# OpenBSD 4.4 Gnome install on solo

This is the second gnome desktop install on OpenBSD I made. This time using OpenBSD version 4.4 (released november 1st 2008) on an Intel Atom based hardware.

A more precise description updated for OpenBSD 4.7 is found below.

Installing Gnome Desktop and Gnome Display Manager on OpenBSD 4.7

## Hardware

Below all components except the fan and “ATX 4-PIN to ATX12V P4 connector” is shown.

This is the case, built by Emko.

The hardware works excellent and is really cool (less than 40 deg. C) and quiet (less than 5 dB).

## Hardware assembly

Assembling the hardware is rather straight forward.

• Remove pre-mounted fan from the graphics engine on the motherboard. The 120 mm fan (mounted later) will replace the mini fan.
• Install the motherboard in the chassi. Make sure not to insert the power socket in the chassi until final step when basic software is installed. It is really difficult to re-mount the motherboard (if needed) when power socket is in place.
• Fasten the hard drive on to the cover.
• Mount the fan on to the cover. Because the chassi is not designed for a 120 mm fan (actually no fan at all) a set of holes must be drilled into the chassi cover. Make sure the fan will fit when cover is mounted on the case.
• Install the RAM memory on the motherboard.
• Connect power to the motherboard. Do not forget to install the additional “4 pin ATX12V P4” supply to ATX 4-PIN (hard drive power connector).
• Connect fan and hard drive to the mother board.

When everything is assembled, connect the power cord to the chassi and press the power on button. For initial OpenBSD install I usually connect a CD drive to boot from (e.g. network install is also possible). When first install is made I disconnect the CD drive and everything (chassi cover, power socket) can be assembled. Subsequent upgrades of OpenBSD may be done over network of directly from the hard drive.

## OpenBSD base install

First complete the base install of OpenBSD. I connected a CDROM drive and installed from CD. Buy CD’s here. OpenBSD is free to download, but I would recommend to buy the CD’s the first time. I bought OpenBSD 3.8 and have bought every new release since then. The CD box is amusing and also include basic install instructions.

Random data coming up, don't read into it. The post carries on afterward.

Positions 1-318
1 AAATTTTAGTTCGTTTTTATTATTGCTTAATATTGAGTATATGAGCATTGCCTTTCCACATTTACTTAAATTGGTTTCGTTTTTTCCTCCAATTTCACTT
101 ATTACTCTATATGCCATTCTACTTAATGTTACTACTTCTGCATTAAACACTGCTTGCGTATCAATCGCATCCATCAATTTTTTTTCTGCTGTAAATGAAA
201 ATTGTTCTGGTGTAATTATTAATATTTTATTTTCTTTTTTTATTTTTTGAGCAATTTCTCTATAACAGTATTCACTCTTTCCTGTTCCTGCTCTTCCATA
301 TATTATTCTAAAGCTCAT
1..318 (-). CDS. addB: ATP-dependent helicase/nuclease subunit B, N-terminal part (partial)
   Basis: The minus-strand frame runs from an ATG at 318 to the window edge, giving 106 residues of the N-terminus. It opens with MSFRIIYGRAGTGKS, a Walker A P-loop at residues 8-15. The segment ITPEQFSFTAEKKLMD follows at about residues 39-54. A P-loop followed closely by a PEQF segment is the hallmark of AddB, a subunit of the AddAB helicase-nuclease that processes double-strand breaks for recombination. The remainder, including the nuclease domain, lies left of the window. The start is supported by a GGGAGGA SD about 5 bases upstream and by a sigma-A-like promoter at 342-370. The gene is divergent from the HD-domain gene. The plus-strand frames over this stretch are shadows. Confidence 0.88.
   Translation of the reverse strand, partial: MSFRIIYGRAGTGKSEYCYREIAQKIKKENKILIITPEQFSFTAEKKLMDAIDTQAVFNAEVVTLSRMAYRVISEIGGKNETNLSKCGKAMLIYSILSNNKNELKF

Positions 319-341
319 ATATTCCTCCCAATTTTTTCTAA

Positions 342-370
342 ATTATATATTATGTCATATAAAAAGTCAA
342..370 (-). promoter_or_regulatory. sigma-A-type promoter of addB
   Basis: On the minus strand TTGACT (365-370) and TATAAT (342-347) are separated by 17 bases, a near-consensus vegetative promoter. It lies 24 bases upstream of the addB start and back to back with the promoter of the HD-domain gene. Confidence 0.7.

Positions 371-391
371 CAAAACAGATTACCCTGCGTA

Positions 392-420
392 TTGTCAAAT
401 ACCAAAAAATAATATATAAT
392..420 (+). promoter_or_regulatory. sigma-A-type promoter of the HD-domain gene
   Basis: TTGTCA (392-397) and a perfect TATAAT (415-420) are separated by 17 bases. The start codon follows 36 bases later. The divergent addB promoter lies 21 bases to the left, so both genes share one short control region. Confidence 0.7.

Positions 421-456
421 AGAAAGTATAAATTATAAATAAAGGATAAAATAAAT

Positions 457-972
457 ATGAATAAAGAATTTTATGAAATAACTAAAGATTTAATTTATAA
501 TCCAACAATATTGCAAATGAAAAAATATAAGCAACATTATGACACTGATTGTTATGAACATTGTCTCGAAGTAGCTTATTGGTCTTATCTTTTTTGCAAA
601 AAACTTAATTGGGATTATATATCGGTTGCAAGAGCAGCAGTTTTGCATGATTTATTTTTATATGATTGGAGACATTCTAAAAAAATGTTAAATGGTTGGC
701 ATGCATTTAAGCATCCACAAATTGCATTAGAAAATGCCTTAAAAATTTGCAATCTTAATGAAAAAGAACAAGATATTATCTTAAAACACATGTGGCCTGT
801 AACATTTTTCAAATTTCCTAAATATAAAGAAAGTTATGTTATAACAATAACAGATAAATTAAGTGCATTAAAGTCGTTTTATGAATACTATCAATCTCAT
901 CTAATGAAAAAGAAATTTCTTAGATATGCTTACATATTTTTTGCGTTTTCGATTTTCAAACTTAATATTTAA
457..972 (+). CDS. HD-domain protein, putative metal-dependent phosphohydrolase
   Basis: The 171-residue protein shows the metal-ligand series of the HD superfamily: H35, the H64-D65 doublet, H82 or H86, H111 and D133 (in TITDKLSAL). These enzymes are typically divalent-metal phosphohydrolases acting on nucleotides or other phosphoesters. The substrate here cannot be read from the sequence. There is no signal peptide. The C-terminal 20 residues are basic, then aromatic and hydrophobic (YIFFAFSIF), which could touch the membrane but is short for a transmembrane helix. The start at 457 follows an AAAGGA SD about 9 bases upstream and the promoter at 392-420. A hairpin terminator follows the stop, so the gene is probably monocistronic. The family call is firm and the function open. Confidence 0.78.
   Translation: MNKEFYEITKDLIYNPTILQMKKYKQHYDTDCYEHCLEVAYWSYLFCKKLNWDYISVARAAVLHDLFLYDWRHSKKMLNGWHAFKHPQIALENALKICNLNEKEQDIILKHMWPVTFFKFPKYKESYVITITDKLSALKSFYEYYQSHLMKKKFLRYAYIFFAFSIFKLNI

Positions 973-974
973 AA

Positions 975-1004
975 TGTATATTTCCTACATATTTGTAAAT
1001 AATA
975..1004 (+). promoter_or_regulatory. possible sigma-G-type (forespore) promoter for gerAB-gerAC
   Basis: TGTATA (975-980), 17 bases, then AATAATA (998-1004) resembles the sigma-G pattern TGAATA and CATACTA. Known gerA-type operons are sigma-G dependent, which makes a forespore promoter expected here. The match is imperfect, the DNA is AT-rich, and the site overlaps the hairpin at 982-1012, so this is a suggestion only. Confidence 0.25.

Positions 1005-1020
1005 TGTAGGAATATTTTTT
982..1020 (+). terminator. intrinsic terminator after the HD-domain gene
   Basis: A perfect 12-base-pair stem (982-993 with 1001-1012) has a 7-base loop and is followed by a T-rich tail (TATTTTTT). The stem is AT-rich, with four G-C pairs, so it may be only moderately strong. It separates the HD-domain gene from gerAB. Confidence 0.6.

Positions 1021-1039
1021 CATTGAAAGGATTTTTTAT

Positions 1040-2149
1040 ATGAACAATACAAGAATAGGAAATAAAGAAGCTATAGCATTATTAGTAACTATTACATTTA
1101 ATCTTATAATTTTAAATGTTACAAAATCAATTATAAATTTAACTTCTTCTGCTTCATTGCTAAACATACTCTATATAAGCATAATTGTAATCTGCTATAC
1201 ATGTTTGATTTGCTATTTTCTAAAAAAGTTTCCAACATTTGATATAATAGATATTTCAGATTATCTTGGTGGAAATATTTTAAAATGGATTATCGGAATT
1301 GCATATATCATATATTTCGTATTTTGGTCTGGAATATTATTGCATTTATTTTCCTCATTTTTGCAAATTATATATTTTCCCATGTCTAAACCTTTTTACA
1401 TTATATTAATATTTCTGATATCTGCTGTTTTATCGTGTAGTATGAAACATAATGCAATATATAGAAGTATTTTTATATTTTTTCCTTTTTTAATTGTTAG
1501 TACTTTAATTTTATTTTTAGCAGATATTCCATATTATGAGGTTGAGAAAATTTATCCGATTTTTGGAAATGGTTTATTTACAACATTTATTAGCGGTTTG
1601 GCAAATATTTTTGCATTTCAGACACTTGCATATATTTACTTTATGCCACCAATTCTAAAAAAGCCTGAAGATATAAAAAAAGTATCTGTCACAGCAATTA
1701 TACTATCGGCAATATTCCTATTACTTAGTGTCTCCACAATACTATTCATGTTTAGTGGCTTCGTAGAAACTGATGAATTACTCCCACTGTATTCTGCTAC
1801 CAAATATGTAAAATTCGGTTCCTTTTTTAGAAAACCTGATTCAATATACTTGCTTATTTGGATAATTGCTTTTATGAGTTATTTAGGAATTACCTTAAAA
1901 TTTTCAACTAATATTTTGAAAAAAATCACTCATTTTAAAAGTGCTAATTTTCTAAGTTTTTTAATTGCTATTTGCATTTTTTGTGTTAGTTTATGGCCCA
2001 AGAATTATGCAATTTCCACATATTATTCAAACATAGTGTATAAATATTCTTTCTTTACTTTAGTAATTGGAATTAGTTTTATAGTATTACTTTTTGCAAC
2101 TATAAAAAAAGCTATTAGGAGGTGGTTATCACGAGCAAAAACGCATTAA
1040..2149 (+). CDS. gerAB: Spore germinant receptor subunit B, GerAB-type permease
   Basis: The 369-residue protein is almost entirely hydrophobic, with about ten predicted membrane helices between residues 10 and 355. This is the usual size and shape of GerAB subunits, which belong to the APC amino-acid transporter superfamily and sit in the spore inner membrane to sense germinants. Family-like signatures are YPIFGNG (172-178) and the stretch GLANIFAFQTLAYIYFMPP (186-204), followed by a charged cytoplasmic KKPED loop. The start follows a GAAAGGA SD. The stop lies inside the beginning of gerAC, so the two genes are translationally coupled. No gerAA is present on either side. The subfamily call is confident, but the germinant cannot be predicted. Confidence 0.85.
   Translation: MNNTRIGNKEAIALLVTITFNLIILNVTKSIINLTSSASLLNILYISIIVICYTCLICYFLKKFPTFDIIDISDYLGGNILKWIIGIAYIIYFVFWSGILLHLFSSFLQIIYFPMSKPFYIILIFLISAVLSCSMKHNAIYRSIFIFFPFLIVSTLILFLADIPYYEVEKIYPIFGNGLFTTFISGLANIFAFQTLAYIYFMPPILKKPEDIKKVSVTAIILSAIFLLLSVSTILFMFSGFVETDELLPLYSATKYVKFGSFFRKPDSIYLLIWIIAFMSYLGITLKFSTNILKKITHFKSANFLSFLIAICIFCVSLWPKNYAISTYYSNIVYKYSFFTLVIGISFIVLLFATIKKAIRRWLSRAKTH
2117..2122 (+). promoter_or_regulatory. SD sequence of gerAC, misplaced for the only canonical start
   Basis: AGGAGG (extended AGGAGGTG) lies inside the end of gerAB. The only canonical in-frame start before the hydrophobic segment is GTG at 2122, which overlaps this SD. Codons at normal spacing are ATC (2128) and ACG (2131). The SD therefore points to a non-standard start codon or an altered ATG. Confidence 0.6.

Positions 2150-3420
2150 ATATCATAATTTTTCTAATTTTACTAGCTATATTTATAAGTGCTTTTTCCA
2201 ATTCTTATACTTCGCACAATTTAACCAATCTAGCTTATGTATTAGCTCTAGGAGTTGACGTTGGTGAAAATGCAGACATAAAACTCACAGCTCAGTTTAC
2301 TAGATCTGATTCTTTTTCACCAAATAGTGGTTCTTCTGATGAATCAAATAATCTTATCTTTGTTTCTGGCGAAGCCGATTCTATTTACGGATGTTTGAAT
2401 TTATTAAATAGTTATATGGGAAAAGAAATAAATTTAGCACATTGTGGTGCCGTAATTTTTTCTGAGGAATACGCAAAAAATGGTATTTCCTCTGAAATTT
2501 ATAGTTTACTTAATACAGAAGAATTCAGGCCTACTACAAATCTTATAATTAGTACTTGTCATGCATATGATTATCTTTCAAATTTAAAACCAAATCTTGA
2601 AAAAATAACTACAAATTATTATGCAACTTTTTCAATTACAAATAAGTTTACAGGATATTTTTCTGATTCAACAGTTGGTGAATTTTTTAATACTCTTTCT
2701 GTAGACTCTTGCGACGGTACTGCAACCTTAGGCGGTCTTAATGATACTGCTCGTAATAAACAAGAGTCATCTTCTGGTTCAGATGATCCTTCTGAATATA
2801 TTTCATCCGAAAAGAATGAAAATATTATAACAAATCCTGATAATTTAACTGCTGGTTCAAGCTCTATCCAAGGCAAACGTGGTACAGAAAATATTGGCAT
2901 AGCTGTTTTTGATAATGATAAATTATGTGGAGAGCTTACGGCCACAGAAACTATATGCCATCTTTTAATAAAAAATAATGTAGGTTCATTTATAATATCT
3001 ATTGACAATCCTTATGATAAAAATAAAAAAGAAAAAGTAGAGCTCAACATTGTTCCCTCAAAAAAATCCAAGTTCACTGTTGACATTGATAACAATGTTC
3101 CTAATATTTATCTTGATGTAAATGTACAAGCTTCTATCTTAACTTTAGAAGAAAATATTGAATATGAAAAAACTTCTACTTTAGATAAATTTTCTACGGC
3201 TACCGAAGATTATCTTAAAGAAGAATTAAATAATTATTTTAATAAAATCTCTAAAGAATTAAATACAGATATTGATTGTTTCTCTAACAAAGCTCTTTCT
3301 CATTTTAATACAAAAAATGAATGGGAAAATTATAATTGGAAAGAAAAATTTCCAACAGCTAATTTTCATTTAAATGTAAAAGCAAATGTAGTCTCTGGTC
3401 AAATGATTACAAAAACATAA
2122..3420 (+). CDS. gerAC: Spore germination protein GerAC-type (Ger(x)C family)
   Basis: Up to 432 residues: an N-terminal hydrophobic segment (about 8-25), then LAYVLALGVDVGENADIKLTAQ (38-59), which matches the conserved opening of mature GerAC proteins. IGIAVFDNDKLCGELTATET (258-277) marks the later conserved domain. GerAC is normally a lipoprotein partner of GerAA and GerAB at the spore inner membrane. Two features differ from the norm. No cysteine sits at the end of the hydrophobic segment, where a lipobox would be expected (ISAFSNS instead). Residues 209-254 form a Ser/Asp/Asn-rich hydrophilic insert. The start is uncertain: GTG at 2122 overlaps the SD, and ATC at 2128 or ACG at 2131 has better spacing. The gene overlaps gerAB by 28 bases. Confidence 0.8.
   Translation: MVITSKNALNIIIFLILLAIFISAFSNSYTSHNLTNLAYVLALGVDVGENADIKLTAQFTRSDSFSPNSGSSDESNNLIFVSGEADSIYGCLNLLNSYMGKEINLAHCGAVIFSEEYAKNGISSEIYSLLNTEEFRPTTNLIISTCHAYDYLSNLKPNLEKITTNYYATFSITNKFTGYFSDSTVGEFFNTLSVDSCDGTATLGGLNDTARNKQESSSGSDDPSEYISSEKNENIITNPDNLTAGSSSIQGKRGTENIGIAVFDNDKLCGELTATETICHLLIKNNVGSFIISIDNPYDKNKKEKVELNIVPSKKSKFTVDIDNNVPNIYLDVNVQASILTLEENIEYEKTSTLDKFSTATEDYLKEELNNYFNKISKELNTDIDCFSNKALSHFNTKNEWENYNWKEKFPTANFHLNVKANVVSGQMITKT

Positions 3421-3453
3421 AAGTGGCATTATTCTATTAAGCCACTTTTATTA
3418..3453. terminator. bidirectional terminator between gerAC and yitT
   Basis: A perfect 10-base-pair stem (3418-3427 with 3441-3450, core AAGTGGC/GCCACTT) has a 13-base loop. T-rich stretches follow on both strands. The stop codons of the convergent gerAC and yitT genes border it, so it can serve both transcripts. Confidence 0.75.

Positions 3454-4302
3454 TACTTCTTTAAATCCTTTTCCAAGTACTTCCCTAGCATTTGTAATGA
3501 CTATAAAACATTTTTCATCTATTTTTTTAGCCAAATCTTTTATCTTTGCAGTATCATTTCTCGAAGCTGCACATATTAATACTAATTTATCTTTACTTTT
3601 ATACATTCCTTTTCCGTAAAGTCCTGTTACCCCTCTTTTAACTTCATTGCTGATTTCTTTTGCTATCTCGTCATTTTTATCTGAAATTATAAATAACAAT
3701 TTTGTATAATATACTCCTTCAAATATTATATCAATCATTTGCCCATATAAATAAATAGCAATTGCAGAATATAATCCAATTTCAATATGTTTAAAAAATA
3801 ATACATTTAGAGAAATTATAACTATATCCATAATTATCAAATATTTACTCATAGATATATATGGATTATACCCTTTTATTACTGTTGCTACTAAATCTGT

The basic install is quick and simple. You only need basic network settings and desired hard drive layout. The hard drive layout is dependent on the intended use of the system. I used the following partitioning.

# df -h
Filesystem     Size    Used   Avail Capacity  Mounted on
/dev/wd0a      4.9G   49.5M    4.6G     1%    /
/dev/wd0h     74.8G   23.4M   71.1G     0%    /home
/dev/wd0d      3.9G   22.0K    3.7G     0%    /tmp
/dev/wd0g     39.4G    2.5G   34.9G     7%    /usr
/dev/wd0e     19.7G   51.2M   18.6G     0%    /var

A simple guide is provided by OpenBSD101

## Install from USB

See Creating install media for up to date reference.

wget http://ftp.eu.openbsd.org/pub/OpenBSD/6.1/amd64/install61.fs

Insert an empty USB disk and check device in dmesg.

dmesg

...
sd1 at scsibus4 targ 1 lun 0: <Kingston, DataTraveler 2.0, 1.00> SCSI2 0/direct removable serial.09511607F940359902A3
sd1: 1906MB, 512 bytes/sector, 3903578 sectors

Tranfer image onto USB disk

dd if=install61.fs of=/dev/rsd1c bs=1m

Now make sure BIOS allow to boot from USB disk in the target computer. Possibly select the USB disk to boot from at boot.

## Install packages

The first thing I do when base installation is done is to add nano editor. vi is included by default but I am not very fond of it.

To install packages in OpenBSD is really simple. You only need to set PKG_PATH environment variable.

# export PKG_PATH=ftp://ftp.stacken.kth.se/pub/OpenBSD/4.4/packages/i386

Note that this is my local OpenBSD ftp mirror. You should choose one close to you.

After this you are ready to install additional packages. Packages are compiled binaries that are quickly installed. Use of packages are the recommended way of installing software in OpenBSD which is very attractive to me. See more on packages and ports and everything else you need to know in OpenBSD FAQ.

First intall nano editor.

pkg_add nano

nano is now installed and ready to be used. You may e.g. want to add PKG_PATH permanently in your .profile.

nano .profile

## Install gnome

If you are using supported hardware gnome install is really simple as well. Try starting X.

startx

Return from X with CTRL+ALT+BackSpace. This should work fine.

To install gnome a set of packages need to be installed.

pkg_add gnome-session
pkg_add gdm

This should be enough to start gnome. Try to start gnome.

gdm

Return from X with CTRL+ALT+BackSpace.

pkg_add gnome-panel
pkg_add unzip

Sometimes there are install instructions to complete the installation/configuration of the installed package. These are very useful. You are able show the install messages at a later stage by issuing.

pkg_info -aM

This is how simple it is to install OpenBSD as perfect gnome desktop system. Look for more packages on http://www.openports.se.

## Install gnome on OpenBSD 5.2

In OpenBSD 5.2 a meta package is included. So the base install of gnome has become somewhat simpler.

pkg_add gnome 

This command installs all the basic packages needed to run gnome.

ls /usr/local/share/doc/pkg-readmes/gnome-* 

Here you will find all the information you need. Gnome requires dbus to run.

pkg_add dbus
/etc/rc.d/dbus_daemon start

To start gnome at boot add the following to ~/.xinitrc (for startx) and ~/.xsession (for xdm)

exec /usr/local/bin/ck-launch-session /usr/local/bin/gnome-session

Also start dbus and avahi at boot by adding the following to /etc/rc.conf.local.

multicast_host=YES
ntpd_flags=             # enabled during install
xdm_flags=              # enabled during install

pkg_scripts="dbus_daemon avahi_daemon"

First try it by. Then reboot.

startx